A Theory of Endogenous Commitment
Commitment is typically modelled by assigning to one of the players the ability to take an initial binding action. The weakness of this approach is that the fundamental question of who has the opportunity to commit cannot be addressed, as it is assumed. This paper presents a framework in which commitment power arises endogenously from the fundamentals of the model. We construct a finite dynamic game in which players are given the option to change their minds as often as they wish, but pay a switching cost if they do so. We show that for games with two players and two actions there is a unique subgame-perfect equilibrium with a simple structure. This equilibrium is independent of the order and timing of moves and is robust to other protocol specifications. Moreover, despite the perfect information nature of the model and the costly switches, strategic delays may arise in equilibrium. The flexibility of the model allows us to apply it to various environments. In particular, we study an entry deterrence situation. Its equilibrium is intuitive and illustrative of how commitment power is endogenously determined. Copyright 2008, Wiley-Blackwell.
If you experience problems downloading a file, check if you have the proper application to view it first. In case of further problems read the IDEAS help page. Note that these files are not on the IDEAS site. Please be patient as the files may be large.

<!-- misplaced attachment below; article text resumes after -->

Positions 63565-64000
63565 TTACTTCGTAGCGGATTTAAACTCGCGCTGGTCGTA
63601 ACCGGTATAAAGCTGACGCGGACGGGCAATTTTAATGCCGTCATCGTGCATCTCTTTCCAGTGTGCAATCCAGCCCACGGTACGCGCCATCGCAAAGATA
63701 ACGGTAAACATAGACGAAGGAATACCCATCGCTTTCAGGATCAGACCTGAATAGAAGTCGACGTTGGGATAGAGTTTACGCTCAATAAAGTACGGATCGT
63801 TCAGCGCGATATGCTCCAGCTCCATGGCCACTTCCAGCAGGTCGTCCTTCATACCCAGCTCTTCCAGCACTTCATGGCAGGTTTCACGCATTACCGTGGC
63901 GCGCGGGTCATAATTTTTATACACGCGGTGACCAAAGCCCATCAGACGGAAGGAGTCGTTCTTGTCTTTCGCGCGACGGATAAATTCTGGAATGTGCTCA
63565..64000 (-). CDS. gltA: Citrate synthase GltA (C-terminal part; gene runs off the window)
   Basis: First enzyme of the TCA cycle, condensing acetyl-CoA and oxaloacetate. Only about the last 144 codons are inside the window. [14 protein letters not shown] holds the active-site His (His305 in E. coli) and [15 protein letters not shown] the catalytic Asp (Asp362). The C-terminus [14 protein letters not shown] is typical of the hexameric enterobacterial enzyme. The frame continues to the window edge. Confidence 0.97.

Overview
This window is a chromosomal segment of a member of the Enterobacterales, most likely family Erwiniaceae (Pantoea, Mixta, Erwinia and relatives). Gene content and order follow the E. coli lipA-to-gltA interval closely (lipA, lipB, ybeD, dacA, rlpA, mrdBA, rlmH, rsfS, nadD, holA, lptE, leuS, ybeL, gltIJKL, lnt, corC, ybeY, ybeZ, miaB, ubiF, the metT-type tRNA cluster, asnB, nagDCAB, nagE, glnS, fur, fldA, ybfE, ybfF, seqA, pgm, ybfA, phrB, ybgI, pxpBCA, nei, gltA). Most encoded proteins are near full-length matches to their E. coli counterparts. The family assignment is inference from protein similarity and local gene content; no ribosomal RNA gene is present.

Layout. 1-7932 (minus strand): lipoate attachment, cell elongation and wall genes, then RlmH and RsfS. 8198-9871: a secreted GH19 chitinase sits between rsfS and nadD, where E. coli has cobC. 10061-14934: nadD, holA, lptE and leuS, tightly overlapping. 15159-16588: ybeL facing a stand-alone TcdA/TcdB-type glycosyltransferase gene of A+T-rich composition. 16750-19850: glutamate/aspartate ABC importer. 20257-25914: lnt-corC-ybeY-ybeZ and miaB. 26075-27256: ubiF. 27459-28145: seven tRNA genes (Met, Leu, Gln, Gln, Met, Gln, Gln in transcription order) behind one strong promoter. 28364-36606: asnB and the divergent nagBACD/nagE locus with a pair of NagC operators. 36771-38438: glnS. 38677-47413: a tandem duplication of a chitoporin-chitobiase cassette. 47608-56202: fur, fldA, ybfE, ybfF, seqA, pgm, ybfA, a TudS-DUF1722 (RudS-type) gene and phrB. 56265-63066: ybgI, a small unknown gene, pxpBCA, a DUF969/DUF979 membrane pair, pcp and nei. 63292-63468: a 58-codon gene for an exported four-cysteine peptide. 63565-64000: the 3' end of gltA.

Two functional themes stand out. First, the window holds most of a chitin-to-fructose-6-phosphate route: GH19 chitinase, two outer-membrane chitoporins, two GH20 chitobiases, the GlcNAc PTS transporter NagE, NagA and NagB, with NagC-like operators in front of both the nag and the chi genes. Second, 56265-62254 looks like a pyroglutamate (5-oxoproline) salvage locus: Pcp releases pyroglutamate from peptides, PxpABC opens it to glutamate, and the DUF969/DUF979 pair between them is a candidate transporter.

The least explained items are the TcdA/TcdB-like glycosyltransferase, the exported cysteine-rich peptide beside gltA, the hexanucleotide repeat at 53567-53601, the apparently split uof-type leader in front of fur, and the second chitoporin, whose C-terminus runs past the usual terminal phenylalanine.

As the access to this document is restricted, you may want to look for a different version under "Related research" (further below) or search for a different version of it.
Volume (Year): 75 (2008)
Issue (Month): 1 ()
|Contact details of provider:|| |
When requesting a correction, please mention this item's handle: RePEc:oup:restud:v:75:y:2008:i:1:p:99-116. See general information about how to correct material in RePEc.
For technical questions regarding this item, or to correct its authors, title, abstract, bibliographic or download information, contact: (Oxford University Press)or (Christopher F. Baum)
If you have authored this item and are not yet registered with RePEc, we encourage you to do it here. This allows to link your profile to this item. It also allows you to accept potential citations to this item that we are uncertain about.
If references are entirely missing, you can add them using this form.
If the full references list an item that is present in RePEc, but the system did not link to it, you can help with this form.
If you know of missing items citing this one, you can help us creating those links by adding the relevant references in the same way as above, for each refering item. If you are a registered author of this item, you may also want to check the "citations" tab in your profile, as there may be some citations waiting for confirmation.
Please note that corrections may take a couple of weeks to filter through the various RePEc services.